In the 1900’s, the World Health Organization (WHO) attempted to bring a basic level of immunization to all people by launching the Expanded Program on Immunization (EPI). Immunization efforts in developing countries have been hampered by many problems including vaccine spoilage due to compromises in the thermal integrity of the vaccine container during transportation. This work focusses on the testing and design of a portable container made for multi-day transportation of vaccines transported by hiking. The final container performance is compared with a model developed from early container testing. The objective is to reduce vaccine spoilage that occurs as a result of failure due to heat exposure in remote cold chains in Southeast Asia.
Vaccines that experience a temperature excursion can spoil or become useless. To test containers for use in the jungles of Southeast Asia, a heated chamber was instrumented with a temperature monitoring system and was equipped with a heated mat. The net thermal resistance of common coolers, vacuum insulated containers, and coolers construct from industrial insulation materials was quantified using an ice melt test. A subset of the packages was selected to determine each package’s cold life, or ability to maintain the 2-8°C temperature range acceptable for the vaccine cold chain. A final container system, named the VACS C1, was designed, lab tested, and field tested.
The lumped capacitance energy balance was used as a method for modeling the design, and performance of the tested containers. For design of the VACS C1, package geometry was constrained, and the lumped capacitance model was used to optimize the geometry within the constraints. The energy balance was used to predict the performance of test containers and the VACS C1 in lab and field conditions.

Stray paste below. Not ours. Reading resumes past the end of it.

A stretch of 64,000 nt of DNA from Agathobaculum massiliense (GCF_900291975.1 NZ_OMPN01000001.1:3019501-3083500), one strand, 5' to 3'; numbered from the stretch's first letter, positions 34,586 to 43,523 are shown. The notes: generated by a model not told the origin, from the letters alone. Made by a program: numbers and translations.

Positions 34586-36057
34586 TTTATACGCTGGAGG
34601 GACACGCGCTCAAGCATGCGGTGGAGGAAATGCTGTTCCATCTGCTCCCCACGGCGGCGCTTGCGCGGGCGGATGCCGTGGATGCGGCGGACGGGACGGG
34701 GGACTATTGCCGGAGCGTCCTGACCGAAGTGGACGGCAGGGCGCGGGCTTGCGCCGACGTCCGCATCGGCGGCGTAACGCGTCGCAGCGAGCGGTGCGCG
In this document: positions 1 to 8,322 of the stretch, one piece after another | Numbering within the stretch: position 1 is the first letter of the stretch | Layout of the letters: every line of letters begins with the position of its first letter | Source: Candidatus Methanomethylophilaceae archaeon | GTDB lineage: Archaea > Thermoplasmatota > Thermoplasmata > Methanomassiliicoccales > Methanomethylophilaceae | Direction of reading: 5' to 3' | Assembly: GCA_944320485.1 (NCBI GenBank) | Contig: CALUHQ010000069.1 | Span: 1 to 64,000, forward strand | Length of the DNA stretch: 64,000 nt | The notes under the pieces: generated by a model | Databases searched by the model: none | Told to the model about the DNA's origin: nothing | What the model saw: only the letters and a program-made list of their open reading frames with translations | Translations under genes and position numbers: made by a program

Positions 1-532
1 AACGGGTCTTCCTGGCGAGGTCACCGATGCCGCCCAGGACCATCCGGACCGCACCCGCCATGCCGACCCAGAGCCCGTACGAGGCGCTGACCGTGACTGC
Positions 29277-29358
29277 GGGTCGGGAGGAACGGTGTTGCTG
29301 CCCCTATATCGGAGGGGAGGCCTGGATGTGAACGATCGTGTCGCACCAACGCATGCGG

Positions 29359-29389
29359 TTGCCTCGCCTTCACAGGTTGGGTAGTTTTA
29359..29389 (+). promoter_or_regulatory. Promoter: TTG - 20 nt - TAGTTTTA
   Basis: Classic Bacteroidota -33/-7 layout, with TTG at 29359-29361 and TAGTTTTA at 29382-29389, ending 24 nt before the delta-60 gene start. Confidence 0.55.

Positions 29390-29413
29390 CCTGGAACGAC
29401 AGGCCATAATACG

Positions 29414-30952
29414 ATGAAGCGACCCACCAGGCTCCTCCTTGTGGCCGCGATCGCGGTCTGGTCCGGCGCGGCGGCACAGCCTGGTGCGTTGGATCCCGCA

Initial testing of consumer grade coolers showed that flexible coolers have lower thermal resistance values than hard shell containers. Testing of vacuum insulated coolers indicated that the cold life of a vacuum sealed container directly correlates to the container’s thermal resistance. Container cold life ranged from about 1.3 to 1.8 times the predicted cold life for a vacuum insulated container.
Field testing showed that the cold life of the VACS C1 was significantly improved from existing field containers. An initial field test resulted in a total a cold life that exceed 50 hours of mobile exterior exposure, while only using about 50% of the capable ice payload. Additionally, using the VACS C1 ice life as a conservative estimate of cold life, it was predicted that the VACS C1 is capable of outperforming comparable existing containers by 37%. The container also was predicted to outperform a heavier, less mobile container by as much as 15% (9.5 hours).
|Commitee:||Demko, Jonathan, Reynolds, Greg|
|School Location:||United States -- Texas, US|
|Source:||MAI 81/12(E), Masters Abstracts International|
|Subjects:||Mechanical engineering, Thermodynamics|
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